Las Vegas’ latest flagship concert venue, a $2.3 billion gigantic sphere, played host to U2 in its first outing on September 29, and social media was quickly ablaze with clips from the event – especially from inside the sphere.
Inside the 112-meter-tall and 157-meter-wide space is a high-resolution LED screen that wraps halfway around the auditorium, with an even larger display encircling its exterior. At 54,000 square meters, this makes it the largest display on earth, and absolutely incomparable to the best displays you might buy for your home.
The Sphere at the Venetian is one of the most hi-tech venues in the world and serves its up-to 18,600-strong audience with high speed Wi-Fi and haptic technology fitted into each seat. This comes alongside spatial audio system based on the X1 speaker module by Holoplot, with 1,600 placed across the venue using beamforming and wave field synthesis to create dazzling 4D effects.
Tickets to the Darren Aronofsky's Postcard From Earth, the current ongoing event that talks about "a sci-fi journey deep into our future as our descendants reflect on our shared home", start from $49.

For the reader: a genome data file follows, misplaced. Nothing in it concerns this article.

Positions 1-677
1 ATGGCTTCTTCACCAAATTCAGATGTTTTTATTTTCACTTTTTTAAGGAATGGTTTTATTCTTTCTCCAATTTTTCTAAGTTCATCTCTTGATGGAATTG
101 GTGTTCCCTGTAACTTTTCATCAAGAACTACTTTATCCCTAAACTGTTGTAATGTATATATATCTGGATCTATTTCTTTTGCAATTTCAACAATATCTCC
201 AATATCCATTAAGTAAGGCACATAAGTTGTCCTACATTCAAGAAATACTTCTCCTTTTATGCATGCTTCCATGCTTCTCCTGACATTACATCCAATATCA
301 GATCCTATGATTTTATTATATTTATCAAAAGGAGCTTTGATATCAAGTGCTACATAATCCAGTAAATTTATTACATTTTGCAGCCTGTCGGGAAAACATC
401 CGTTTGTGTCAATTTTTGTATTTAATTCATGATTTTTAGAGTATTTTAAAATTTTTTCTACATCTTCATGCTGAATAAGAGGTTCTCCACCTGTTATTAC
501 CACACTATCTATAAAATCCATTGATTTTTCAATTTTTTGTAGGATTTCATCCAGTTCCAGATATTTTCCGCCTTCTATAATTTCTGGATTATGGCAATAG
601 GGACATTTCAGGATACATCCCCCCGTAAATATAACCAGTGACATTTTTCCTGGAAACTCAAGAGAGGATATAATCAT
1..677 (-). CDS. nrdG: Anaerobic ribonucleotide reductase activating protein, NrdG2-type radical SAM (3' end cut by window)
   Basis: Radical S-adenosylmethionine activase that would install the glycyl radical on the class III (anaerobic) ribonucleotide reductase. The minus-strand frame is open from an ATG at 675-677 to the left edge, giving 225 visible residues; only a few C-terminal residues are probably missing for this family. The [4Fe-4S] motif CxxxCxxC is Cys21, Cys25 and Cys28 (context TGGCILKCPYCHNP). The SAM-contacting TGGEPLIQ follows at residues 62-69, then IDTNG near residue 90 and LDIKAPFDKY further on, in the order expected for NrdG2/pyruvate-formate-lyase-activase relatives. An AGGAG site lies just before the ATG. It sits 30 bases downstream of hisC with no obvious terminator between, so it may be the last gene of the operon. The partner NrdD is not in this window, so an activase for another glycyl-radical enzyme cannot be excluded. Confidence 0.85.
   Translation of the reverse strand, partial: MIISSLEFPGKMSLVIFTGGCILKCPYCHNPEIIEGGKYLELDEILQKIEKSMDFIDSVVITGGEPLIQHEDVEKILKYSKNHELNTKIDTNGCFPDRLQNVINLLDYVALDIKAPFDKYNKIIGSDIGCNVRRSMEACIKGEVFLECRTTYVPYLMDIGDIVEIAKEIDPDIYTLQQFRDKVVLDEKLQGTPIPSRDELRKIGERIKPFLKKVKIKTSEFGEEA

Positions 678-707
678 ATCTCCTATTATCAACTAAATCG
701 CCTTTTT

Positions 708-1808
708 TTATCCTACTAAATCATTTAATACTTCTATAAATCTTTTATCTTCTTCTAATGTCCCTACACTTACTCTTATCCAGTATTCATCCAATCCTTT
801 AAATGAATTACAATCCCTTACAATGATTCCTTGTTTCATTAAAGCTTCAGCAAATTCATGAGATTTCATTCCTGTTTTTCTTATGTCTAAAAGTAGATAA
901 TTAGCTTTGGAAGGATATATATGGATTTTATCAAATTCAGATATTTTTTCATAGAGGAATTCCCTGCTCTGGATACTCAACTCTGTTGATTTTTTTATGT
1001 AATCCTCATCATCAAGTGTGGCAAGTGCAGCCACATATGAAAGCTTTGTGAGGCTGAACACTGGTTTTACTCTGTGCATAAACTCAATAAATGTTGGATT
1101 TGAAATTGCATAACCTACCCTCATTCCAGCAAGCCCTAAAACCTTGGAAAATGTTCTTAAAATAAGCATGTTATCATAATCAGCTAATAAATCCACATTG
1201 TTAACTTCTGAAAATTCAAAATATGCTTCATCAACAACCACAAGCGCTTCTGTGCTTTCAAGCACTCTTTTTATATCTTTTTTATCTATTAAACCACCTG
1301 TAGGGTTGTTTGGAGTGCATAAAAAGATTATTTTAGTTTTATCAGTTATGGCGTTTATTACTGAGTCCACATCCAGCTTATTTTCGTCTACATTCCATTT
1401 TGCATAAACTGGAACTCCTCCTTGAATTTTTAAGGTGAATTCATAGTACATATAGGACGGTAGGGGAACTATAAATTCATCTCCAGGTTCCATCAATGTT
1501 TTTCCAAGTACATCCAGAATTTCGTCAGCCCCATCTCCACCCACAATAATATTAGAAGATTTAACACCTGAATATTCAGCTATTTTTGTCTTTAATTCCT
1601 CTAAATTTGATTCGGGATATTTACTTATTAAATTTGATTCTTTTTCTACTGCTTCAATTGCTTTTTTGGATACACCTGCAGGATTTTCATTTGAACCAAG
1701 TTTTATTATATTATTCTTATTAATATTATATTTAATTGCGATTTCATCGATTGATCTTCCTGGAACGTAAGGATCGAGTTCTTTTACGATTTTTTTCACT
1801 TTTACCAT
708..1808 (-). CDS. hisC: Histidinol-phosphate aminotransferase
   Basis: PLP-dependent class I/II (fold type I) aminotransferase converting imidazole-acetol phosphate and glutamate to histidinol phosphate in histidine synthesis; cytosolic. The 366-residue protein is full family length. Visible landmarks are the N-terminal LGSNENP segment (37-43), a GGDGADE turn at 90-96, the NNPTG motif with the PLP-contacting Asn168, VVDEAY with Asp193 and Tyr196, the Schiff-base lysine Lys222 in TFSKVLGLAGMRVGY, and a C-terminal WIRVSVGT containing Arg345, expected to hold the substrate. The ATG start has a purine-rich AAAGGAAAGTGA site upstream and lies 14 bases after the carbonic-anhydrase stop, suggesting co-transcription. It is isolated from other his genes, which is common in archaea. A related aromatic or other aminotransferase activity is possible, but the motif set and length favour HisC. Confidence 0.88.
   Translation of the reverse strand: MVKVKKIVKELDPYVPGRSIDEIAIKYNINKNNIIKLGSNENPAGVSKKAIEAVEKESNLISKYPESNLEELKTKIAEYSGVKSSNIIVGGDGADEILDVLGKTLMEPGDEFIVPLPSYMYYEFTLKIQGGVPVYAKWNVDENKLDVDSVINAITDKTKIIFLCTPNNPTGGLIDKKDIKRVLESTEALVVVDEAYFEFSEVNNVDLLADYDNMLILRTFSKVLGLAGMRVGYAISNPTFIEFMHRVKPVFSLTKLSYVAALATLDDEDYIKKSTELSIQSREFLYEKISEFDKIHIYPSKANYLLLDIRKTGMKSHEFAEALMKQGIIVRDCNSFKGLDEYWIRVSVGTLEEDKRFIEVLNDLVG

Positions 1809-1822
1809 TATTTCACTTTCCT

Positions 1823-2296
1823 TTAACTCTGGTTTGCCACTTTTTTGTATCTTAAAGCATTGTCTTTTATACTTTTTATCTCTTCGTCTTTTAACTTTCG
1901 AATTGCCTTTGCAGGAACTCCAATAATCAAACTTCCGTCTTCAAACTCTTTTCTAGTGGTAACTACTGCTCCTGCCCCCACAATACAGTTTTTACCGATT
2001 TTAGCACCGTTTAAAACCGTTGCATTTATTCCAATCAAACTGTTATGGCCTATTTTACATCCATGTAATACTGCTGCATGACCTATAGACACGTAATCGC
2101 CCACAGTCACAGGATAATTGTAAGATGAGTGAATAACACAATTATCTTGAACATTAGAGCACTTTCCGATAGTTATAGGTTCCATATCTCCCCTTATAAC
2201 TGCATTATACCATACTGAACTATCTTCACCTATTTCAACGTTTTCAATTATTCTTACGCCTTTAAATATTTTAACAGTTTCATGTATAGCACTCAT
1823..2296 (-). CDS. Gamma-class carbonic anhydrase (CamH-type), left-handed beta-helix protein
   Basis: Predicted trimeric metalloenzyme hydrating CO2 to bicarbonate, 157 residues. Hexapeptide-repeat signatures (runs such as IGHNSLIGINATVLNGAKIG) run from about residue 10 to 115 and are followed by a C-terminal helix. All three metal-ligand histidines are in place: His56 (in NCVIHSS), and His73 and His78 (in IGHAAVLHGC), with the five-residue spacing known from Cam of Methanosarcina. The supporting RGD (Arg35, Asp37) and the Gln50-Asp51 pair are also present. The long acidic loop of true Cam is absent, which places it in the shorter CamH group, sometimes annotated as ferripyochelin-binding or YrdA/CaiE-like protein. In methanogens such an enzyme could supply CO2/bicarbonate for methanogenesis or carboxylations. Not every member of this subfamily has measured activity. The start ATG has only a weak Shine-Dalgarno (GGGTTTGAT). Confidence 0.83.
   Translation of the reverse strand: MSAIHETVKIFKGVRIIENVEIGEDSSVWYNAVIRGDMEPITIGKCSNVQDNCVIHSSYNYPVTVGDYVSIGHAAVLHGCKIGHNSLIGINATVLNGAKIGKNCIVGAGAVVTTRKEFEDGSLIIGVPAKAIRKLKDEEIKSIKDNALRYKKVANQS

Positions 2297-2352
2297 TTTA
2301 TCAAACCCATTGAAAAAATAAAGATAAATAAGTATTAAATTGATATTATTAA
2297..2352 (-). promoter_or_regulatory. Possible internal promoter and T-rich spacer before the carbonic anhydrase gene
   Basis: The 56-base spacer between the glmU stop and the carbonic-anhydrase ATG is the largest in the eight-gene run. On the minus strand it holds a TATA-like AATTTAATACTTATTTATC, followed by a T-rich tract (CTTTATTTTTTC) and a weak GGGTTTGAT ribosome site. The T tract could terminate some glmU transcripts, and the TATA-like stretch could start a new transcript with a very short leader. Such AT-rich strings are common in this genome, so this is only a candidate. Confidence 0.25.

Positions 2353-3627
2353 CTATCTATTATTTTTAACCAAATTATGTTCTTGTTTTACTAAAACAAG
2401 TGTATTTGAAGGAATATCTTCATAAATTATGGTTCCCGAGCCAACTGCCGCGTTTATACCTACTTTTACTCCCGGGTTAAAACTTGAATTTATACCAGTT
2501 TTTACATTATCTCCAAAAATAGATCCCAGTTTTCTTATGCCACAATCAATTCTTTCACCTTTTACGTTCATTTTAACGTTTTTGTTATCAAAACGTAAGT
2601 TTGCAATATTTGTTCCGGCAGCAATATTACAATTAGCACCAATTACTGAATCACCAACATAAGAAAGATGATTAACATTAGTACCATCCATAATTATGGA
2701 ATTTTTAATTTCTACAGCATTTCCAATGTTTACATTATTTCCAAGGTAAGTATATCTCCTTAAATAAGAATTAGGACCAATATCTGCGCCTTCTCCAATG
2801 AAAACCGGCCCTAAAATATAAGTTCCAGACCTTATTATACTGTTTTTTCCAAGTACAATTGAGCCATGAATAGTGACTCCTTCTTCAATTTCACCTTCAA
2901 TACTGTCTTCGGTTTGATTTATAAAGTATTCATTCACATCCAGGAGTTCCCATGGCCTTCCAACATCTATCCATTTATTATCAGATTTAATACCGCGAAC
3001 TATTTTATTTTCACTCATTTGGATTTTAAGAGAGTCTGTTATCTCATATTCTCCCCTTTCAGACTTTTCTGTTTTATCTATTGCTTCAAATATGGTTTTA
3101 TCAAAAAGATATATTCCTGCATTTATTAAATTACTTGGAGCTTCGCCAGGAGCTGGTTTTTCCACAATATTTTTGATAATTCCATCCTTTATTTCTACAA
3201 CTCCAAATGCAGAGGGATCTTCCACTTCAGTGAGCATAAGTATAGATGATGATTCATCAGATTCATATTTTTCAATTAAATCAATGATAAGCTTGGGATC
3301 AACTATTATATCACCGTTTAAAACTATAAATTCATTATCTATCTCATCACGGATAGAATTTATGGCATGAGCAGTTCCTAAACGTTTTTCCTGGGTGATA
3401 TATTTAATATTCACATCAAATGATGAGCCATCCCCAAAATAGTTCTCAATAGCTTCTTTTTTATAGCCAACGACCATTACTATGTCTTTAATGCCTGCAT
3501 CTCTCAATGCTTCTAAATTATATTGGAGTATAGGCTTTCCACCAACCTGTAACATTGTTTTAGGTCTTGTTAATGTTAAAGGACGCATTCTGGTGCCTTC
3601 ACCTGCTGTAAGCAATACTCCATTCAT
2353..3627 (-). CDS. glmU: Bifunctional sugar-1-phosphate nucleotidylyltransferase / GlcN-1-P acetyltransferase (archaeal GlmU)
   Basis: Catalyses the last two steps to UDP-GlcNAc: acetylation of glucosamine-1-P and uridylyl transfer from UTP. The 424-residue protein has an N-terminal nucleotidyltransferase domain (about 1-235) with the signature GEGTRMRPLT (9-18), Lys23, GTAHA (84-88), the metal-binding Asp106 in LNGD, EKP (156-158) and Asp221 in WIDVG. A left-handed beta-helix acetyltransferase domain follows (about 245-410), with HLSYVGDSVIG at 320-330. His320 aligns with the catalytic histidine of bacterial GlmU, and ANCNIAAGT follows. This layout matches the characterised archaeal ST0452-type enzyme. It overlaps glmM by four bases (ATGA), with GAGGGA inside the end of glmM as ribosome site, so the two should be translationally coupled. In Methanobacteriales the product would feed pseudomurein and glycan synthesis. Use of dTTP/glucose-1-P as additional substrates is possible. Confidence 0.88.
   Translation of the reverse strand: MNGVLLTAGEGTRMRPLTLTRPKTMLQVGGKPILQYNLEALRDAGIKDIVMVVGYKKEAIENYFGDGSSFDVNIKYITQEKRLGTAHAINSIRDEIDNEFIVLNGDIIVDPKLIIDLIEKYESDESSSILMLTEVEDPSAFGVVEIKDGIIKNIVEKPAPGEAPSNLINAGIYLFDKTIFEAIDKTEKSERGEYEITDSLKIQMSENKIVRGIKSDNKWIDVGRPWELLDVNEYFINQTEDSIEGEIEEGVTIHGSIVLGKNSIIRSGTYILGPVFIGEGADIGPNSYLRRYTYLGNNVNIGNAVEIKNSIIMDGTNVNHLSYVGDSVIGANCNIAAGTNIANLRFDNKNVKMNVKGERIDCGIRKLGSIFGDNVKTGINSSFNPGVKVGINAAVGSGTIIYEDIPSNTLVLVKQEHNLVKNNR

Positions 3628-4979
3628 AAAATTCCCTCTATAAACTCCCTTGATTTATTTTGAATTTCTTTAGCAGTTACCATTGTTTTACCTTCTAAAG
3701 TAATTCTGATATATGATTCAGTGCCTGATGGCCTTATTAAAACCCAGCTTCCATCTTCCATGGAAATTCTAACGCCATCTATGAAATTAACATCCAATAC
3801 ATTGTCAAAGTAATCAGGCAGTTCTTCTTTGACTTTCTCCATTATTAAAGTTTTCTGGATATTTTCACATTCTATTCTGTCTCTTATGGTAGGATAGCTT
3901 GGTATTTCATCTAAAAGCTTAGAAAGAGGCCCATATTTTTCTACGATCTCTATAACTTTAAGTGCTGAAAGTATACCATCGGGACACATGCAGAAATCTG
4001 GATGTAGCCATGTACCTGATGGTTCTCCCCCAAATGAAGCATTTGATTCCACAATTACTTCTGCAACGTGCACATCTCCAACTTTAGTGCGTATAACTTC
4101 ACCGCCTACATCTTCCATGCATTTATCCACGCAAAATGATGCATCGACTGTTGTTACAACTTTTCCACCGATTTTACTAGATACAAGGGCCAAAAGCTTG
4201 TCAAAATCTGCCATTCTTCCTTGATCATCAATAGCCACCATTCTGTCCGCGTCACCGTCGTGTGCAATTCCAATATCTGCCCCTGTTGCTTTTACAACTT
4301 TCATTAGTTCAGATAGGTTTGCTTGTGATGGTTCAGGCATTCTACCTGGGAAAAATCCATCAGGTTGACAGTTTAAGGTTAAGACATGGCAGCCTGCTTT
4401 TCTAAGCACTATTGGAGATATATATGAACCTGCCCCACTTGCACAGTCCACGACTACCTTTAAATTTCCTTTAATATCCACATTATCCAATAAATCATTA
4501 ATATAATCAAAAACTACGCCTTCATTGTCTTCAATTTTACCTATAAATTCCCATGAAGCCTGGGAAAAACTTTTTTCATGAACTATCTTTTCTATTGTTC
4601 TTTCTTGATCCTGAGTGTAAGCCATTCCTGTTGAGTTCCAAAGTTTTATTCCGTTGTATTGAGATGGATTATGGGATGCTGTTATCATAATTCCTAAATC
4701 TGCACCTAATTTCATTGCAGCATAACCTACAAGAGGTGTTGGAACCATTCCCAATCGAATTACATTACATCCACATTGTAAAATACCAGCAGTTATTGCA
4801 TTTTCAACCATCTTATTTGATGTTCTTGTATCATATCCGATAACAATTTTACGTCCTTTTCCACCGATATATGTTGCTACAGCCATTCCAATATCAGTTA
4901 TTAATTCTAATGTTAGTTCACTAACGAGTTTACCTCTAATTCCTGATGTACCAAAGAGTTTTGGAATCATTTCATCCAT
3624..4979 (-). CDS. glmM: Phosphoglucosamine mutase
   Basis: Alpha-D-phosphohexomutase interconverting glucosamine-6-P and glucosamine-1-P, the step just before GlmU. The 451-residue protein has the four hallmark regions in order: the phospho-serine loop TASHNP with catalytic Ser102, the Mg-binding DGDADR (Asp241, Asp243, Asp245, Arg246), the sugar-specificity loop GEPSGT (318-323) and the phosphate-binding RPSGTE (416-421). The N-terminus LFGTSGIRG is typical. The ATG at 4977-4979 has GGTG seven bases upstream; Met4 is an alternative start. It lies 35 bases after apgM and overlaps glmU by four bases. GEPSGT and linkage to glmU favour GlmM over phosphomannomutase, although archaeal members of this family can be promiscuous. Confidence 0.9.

The largest LED display on the planet
But its interior 16K display (16000 x 16000 pixels - 256 million pixels in all), made by SACO Technologies – a specialist in LED video displays and lighting – was the real star; it is the highest resolution LED screen on Earth. The interior display measures 15,000 square-meters and has 1.2 million light modules each divided into 48 LED diodes. Each one is capable of displaying 256 million different colors.
Alongside its newfound prominence as a concert venue, the Sphere is also in use in virtual production and postproduction settings thanks to the Sphere Studios venture.
The company collaborates with filmmakers and other artists to create content for the Las Vegas sphere – including many of the visuals that have been dazzling – and terrifying – many across Las Vegas.
On one end of the spectrum, we’ve seen fantastical visualizations of the Earth, the moon and Mars, among other visualizations as compiled by BBC News. This has also descended into rather more disturbing territory, however, with a gigantic eyeball, for example, spotted on show. This was described by one nearby driver as “messed up”, according to social media clips.
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Keumars Afifi-Sabet is the Features Editor for ITPro, CloudPro and ChannelPro. He oversees the commissioning and publication of in-depth and long-form features, including case studies and op-eds, across a breadth of topics in the B2B technology space. He also contributes to a vareity of other publications including The Week Digital and TechRadar Pro. Keumars joined ITPro as a staff writer in 2018, and has expertise in a variety of areas including AI, cyber security, cloud computing and digital transformation, as well as public policy and legislation.